Italy's Scandal Magnet: Morals Won't Bring Down Berlusconi

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Pious Christians regard him as sickbut many ordinary Italians are cheering him on. Prime Minister Silvio Berlusconi may grope his way from one scandal to the next, but issues of morality arenot likely to cause his downfall.

Photo Gallery: Burlesque-oni's Long Exit Photos
REUTERS

Should 74-year-olds be hosting group sex parties? Absolutely. And should they also be in charge of the government affairs of a core European Union country? Silvio Berlusconi would answer this question enthusiastically in the affirmative. "No one can convince me to change my lifestyle," the Italian prime minister has said. "I'm proud of it."

Once again, Berlusconi finds himself at the center of a scandal that involves underage women, prostitution and the abuse of power. And, once again, there are those who are predicting his political demise.

Gianfranco Fini, president of the lower house of the Italian parliament, the Chamber of Deputies, who has announced that his center-right party no longer wants to cooperate with Berlusconi, is demanding that the prime minister take "a step back." Last week three members of the Chamber switched party allegiances to join the former foreign minister's camp.

And all of this happened because of Karima el-Marough, the young woman who has just turned 18 and calls herself "Ruby Rubacuori," or "Ruby the Stealer of Hearts?" When she was just 12 years old her Moroccan father, who lives in Sicily, allegedly tried to marry her off to a much older man. Ruby fled and since then reportedly survived by stealing and working as a prostitute. Her dream was to join the world of showgirls, the world of Silvio Berlusconi.

An Evening with the Prime Minister

In May Ruby, still a minor at the time and without papers, was charged with stealing jewelry and cash. The Milan police were surprised to receive urgent calls from the office of the prime minister. Berlusconi's aides told the police that the girl was a relative of Egyptian President Hosni Mubarak and was to be released immediately. The prime minister himself reportedly spoke to the police, as well. "If I can help people in trouble, then I will," Berlusconi said, commenting on the matter.

The public prosecutor's office has stated that the release was legal. Nevertheless, it is still investigating a modeling agent suspected of having seduced minors into prostitution. Ruby allegedly told the authorities that she received €7,000 ($9,730) and other gifts for one evening.

An evening with the prime minister.

She also mentioned the name of a game that was allegedly played during parties: "Bunga-Bunga," an expression Berlusconi allegedly borrowed from Libyan leader Moammar Gadhafi. But the girl stresses that she never had sex with the premier.

Rome has long been full of rumors about sex parties at the prime minister's house, Villa Arcore near Milan, lavish affairs complete with half-naked young women and lap dancers, wine, drugs and seafood, Neapolitan songs performed by the master of the house, repeated hymn-like invocations ("Thank God for Silvio"), and all of it surrounding a golden throne that would suggest a liturgy dreamed up by Fellini. But the real Bunga-Bunga, reserved for the inner circle, allegedly took place afterwards, in Berlusconi's private rooms.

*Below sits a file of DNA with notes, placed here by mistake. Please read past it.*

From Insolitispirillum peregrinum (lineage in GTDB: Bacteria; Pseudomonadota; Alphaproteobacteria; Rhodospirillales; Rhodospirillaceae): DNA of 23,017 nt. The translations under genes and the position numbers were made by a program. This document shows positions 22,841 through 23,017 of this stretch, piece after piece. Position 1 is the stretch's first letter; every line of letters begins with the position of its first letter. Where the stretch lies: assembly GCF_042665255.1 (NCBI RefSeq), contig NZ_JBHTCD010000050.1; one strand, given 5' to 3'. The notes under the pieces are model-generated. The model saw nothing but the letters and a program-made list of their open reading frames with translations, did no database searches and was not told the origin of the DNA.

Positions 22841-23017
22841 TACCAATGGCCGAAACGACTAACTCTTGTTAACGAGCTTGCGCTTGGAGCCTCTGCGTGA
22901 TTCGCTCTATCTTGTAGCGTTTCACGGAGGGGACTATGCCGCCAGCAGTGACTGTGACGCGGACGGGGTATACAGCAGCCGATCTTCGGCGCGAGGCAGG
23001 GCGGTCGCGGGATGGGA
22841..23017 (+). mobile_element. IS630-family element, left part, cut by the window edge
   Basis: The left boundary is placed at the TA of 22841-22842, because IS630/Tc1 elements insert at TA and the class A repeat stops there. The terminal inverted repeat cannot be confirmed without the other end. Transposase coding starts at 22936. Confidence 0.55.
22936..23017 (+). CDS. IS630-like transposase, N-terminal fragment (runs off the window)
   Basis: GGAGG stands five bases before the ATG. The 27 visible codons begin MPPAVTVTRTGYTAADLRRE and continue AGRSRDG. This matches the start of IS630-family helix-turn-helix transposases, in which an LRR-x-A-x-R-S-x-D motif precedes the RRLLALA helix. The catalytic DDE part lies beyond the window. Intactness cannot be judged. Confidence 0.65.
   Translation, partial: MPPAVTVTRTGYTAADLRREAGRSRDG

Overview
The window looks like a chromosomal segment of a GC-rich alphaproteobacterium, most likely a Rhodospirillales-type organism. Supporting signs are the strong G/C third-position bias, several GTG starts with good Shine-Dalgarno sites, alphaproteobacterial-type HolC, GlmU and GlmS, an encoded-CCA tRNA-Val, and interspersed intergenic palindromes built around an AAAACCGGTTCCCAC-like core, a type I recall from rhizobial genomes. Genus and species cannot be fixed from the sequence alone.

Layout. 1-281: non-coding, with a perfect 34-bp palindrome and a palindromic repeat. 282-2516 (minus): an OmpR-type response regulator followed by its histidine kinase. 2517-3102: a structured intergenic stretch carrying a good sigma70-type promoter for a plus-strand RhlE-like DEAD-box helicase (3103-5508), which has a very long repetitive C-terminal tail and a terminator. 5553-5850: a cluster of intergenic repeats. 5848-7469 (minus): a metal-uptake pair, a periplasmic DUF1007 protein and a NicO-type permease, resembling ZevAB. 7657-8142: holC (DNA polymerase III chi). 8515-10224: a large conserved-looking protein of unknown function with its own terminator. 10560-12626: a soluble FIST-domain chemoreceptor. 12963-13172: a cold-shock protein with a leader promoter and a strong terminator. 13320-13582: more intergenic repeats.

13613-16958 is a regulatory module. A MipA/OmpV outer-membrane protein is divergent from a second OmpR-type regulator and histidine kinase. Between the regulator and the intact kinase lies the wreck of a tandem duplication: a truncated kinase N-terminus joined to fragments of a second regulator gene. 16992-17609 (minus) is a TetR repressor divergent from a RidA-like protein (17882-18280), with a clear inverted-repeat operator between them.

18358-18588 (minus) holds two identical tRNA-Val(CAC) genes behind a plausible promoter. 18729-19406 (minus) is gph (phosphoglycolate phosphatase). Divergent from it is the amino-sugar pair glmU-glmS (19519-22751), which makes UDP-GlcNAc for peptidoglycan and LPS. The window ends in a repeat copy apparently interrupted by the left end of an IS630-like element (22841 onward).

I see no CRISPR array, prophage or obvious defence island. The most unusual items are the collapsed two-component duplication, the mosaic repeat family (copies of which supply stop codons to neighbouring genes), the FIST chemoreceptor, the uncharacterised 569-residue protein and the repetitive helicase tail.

The Catholic weekly newspaper Famiglia Cristiani may describe Berlusconi as "sick and of unsound mind." Some may poke fun at "Burlesque-oni." But the prime minister applies the categorical imperative of the populist: Say nothing unless you can assume that the majority of voters secretly agree with you. This explains why it doesn't hurt Berlusconi to say: "It's better to like pretty girls than to be gay." After all, many Italian mothers would say the same thing.

Berlusconi Wasn't Elected for His Morals

Berlusconi talks the way patrons do in the "Bar dello Sport," the Italian version of the neighborhood bar. He lives a demonstrative and uninhibited life. His ideology is that everyone should be apolitical and think of himself first.

Many Italians are indeed ashamed of their prime minister. Nevertheless, as the psychoanalyst Sergio Benvenuto asks in the cultural magazine Lettre International, "isn't there a little Berlusconi tucked away in the corners of every Italian's respectability, even if he feels nothing but revulsion for Berlusconi?"

Meanwhile, the opposition doesn't exactly occupy a moral high ground. Berlusconi's publications reported with relish on how former Prime Minister Romano Prodi's spokesman was photographed conversing with a transvestite back in 2007. And the center-left coalition lost control of the Lazio region when its president was caught being driven in his official car to a rendezvous with a Brazilian transvestite.

Morality will not be Berlusconi's downfall. After all, he wasn't elected because of his morals. He may be brought down over the promises he hasn't kept or over the newly growing piles of garbage in Naples. Obsessed with his own problems with the courts, caught in a cocoon of sycophants, this powerful man seems incapable of achieving reforms. The fact that Italy survived the credit crisis more effectively than Greece, Portugal and Ireland is solely the achievement of Finance Minister Giulio Tremonti and the Italian economic system, which is still very traditional.

Many now hope that Gianfranco Fini will play the role of Brutus -- and not, as he has until now, that of Fabius Maximus, the Roman general known as the Delayer for his dithering ways.

Translated from the German by Christopher Sultan

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